Past Exhibition / The Last Supper
About the Artists
David Abir is an Iranian-American sculptor working with light and sound in large-scale, self-contained environments and sculptures, creating work that oscillates between the physical and the spiritual. His current project entitled Tekrar was first commissioned in 2005 for a group show in San Sebastian, curated by Octavia Zaya. The sculpture was then further refined in 2007 when exhibited at the Aldridge Museum of Contemporary Art. Tekrar Level Four (2009) will be presented as a permanent installation in Istanbul for the 2011 Istanbul Biennial. In addition to his own work, David has also produced music and sound installations in collaboration with several artists, including Doug Aitken, Alfredo Jaar, Shirin Neshat and Shahzia Sikander. He lives and works in New York City.
Barcia-Colombo’s work focuses on memorialization and, more specifically, the act of leaving one’s imprint for the next generation. While formally implemented by natural history museums and collections (which find their roots in Renaissance-era “cabinets of curiosity”), this process has grown more pointed and pervasive in the modern-day obsession with personal digital archiving and the corresponding growth of social media culture. His video sculptures play upon this exigency in our culture to chronicle, preserve and wax nostalgic, an idea which Barcia-Colombo renders visually by “collecting” human beings (alongside cultural archetypes) as scientific specimens.
Barcia-Colombo repurposes everyday objects like blenders, suitcases and cans of Spam® into venues for projecting and inserting videos of people. While making conspicuous references to Marcel Duchamps’ ‘Ready-Mades,’ he also draws from an eclectic range of other influences, from the combines of Robert Rauschenberg and the video spectacles of Aernout Mik to taxonomy texts and anatomical drawings.
Funny You Should Say That
Liubo Borissov is a bricoleur working with digital and organic media. In his works, he explores the interface between art, science and technology. His multimedia installations, performances and digital video paintings have been featured internationally, including the New Interfaces for Musical Expression, ICMC and SIGGRAPH conferences, the Lincoln Center Summer Festival, NYC and the Kennedy Center, Washington, DC.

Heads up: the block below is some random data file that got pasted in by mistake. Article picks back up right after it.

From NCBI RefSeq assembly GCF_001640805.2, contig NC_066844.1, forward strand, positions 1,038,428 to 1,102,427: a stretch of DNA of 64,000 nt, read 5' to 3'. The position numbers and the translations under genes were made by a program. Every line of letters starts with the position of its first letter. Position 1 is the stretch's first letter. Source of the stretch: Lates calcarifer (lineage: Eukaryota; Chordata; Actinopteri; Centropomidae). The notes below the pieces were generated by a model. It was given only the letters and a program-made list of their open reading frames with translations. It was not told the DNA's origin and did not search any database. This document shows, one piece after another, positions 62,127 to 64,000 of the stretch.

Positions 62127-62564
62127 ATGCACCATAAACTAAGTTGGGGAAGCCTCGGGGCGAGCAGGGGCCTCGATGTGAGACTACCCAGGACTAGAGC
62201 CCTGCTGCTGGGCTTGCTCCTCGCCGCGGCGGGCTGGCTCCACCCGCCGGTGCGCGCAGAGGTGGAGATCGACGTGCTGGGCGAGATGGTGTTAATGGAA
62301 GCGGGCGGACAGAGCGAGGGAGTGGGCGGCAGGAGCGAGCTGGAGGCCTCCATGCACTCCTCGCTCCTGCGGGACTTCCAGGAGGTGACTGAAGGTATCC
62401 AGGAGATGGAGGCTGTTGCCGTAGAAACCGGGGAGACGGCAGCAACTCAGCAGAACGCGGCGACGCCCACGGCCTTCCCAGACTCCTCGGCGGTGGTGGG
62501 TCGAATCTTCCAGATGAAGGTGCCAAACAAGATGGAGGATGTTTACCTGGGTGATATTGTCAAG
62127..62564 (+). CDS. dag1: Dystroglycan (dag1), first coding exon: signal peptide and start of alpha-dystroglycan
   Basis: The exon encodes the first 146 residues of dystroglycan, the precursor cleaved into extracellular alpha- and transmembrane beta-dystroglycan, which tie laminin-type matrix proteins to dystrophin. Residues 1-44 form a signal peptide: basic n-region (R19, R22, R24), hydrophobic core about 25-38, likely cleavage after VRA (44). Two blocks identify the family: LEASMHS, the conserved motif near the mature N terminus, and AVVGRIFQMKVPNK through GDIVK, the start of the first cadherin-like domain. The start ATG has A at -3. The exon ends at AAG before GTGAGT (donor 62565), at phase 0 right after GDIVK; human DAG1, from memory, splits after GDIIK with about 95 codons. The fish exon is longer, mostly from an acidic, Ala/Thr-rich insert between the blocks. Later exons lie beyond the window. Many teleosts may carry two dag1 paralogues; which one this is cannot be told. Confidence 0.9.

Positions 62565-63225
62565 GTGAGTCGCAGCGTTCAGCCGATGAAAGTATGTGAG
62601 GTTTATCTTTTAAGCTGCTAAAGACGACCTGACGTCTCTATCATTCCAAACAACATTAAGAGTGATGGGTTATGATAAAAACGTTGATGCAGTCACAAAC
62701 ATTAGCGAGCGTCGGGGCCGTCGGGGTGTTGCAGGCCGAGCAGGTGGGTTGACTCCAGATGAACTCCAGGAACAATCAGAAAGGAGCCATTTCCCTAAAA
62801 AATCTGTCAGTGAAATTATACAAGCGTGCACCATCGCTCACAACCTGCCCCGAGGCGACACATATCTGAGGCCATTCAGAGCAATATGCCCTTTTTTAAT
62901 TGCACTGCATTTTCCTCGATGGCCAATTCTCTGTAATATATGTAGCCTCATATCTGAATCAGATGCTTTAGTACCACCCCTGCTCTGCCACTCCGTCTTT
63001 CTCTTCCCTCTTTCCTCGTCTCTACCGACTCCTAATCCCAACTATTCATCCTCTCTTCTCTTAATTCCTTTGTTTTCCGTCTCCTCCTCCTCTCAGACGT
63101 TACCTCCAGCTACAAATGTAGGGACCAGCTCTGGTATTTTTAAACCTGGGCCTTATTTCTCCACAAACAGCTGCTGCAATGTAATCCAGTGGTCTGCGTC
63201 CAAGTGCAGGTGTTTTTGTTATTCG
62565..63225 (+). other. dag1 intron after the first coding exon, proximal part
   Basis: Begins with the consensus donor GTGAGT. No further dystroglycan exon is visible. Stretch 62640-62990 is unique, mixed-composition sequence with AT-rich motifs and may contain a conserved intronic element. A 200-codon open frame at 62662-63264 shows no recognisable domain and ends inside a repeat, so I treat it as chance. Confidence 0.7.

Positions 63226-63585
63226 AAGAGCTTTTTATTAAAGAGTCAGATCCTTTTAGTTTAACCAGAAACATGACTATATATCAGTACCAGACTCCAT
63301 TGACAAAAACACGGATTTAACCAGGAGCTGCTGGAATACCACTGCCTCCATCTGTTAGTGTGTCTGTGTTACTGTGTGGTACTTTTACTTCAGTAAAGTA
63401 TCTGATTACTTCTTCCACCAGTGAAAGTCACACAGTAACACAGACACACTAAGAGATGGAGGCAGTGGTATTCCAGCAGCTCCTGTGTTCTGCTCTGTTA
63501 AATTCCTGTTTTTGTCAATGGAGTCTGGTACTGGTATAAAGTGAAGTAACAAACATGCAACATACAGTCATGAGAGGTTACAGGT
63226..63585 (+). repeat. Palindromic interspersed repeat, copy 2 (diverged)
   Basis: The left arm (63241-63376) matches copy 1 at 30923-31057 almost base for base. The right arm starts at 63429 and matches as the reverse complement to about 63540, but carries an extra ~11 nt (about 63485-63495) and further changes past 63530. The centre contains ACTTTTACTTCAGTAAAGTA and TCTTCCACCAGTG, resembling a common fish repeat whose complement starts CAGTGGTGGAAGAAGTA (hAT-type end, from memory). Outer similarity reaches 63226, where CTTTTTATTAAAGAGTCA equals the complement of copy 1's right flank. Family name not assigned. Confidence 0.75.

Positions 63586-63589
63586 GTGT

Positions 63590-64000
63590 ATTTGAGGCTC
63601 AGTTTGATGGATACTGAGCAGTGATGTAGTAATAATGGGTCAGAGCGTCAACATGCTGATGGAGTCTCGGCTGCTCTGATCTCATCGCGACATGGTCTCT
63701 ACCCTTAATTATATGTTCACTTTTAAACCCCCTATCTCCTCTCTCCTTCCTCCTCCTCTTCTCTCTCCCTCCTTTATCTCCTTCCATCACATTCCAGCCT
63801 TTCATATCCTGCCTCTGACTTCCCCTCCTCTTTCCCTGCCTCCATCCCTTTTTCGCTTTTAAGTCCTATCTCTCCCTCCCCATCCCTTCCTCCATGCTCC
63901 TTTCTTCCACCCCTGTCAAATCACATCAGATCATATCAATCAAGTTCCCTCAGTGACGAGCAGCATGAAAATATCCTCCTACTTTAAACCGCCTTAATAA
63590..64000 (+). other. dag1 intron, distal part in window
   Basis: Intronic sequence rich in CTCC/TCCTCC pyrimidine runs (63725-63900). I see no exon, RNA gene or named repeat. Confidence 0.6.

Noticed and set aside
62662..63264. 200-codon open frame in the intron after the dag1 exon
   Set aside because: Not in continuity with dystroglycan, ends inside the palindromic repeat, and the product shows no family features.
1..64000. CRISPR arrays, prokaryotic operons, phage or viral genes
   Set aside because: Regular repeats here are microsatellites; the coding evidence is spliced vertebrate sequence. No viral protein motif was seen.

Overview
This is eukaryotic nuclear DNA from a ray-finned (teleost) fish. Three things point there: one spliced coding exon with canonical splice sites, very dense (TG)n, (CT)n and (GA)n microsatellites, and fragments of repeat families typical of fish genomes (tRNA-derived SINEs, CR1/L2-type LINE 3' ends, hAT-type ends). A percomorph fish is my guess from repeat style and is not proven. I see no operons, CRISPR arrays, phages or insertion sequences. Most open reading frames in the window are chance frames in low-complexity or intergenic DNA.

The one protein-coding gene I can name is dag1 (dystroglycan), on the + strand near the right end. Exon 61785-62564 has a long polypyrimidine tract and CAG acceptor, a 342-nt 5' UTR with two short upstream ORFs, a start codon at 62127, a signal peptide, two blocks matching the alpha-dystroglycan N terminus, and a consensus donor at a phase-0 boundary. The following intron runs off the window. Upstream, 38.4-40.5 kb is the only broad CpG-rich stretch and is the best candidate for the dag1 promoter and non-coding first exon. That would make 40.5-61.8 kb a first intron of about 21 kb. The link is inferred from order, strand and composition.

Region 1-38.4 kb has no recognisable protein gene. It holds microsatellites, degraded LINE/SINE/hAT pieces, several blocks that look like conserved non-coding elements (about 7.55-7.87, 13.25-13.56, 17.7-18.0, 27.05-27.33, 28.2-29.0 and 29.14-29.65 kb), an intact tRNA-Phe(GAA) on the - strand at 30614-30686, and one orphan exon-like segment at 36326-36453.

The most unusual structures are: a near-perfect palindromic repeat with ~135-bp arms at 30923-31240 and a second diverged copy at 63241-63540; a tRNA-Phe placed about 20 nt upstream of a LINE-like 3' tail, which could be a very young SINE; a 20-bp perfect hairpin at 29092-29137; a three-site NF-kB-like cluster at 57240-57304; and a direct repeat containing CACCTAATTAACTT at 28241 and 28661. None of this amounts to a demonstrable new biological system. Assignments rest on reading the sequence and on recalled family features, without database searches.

He received baccalaureate degrees in Mathematics and Physics from Caltech and a doctorate in Physics from Columbia, where he also studied electro-acoustic music at the Columbia University Computer Music Center. He holds a masters in Interactive Telecommunications from NYU’s Tisch School, where he was a Global Vilar Fellow in the performing arts. He has taught at Harvestworks, the Columbia University Graduate School of Architecture, Planning and Preservation and is currently an assistant professor at Pratt Institute’s Department of Digital Arts.
Best Day Ever, and Hit Counter
Zach Gage is a designer, programmer, conceptual artist and video game designer from New York City. Inspiring thought and discussion by broaching serious topics with humor, his work explores the increasingly blurring line between the physical and the digital.
Head of a Young Woman, I
Sophie Kahn was born in London in 1980, and grew up in Melbourne, Australia. Sophie trained as a photographer and studied in the UK, completing a BA (Hons) in Fine Art and History of Art at Goldsmiths College, University of London, in 2001. Sophie returned to Melbourne after graduation, studying Spatial Information Architecture at RMIT, where she expanded her practice to include animation, 3d imaging and digital sculpture.
Sophie has presented individual and group exhibitions at artist-run, public and commercial spaces in Melbourne, Australia (Gertrude Contemporary Art Spaces, West Space, 24Seven, Linden, Monash Gallery of Art, Spacement Gallery), Sydney (Performance Space, Stills Gallery, and the Art Gallery of New South Wales), Seoul (Loop Alternative Art Space), Tokyo (Tokyo Opera City Art Gallery, DesignFesta, Tokyo Big Sight), Osaka (Arts Aporia), Singapore (Graphite at NTEU) Paris (Musee des Sciences de L’Homme), Washington DC (The Kennedy Center, the Smithsonian Institution), London (Britart.com space) and New York City (Space 414 and the Armory Show). Screenings and festivals include the Japan Media Arts Festival, EMPAC Dance Movies, DANSCAMDANCE, and the International Video Dance Festival of Burgundy.
Sophie has lectured and tutored in Photomedia, taught photography and new media at Eyebeam, the International Centre of Photography and in a number of community settings, including to young woman transitioning out of incarceration. She has also been employed by the Royal Children’s Hospital in Melbourne, where she conducted research into 3d medical imaging. Her work has been shortlisted for a number of prizes and awards, supported by the Australia Council for the Arts, the Australian Network for Art and Technology, and the City of Melbourne, and is held in private collections in Australia, Britain and the United States.
Sophie currently lives and works in Brooklyn, and teaches in the Digital Arts Department at Pratt Institute.
Joshua Spodek, is an artist, entrepreneur and former physicist. He works in a medium of his own creation that uses the viewer’s motion to animate still images. Besides a public piece now in Bryant Park, he has shown at Lincoln Center, the Museum of Sex (Manhattan), Art Basel Miami Beach; galleries in Manhattan, Miami, Santa Fe, and more. His commercial works show motion pictures to subway riders moving between stations. He holds a PhD and MBA from Columbia University. Esquire Magazine named him Best and Brightest in their 2003 Genius Issue.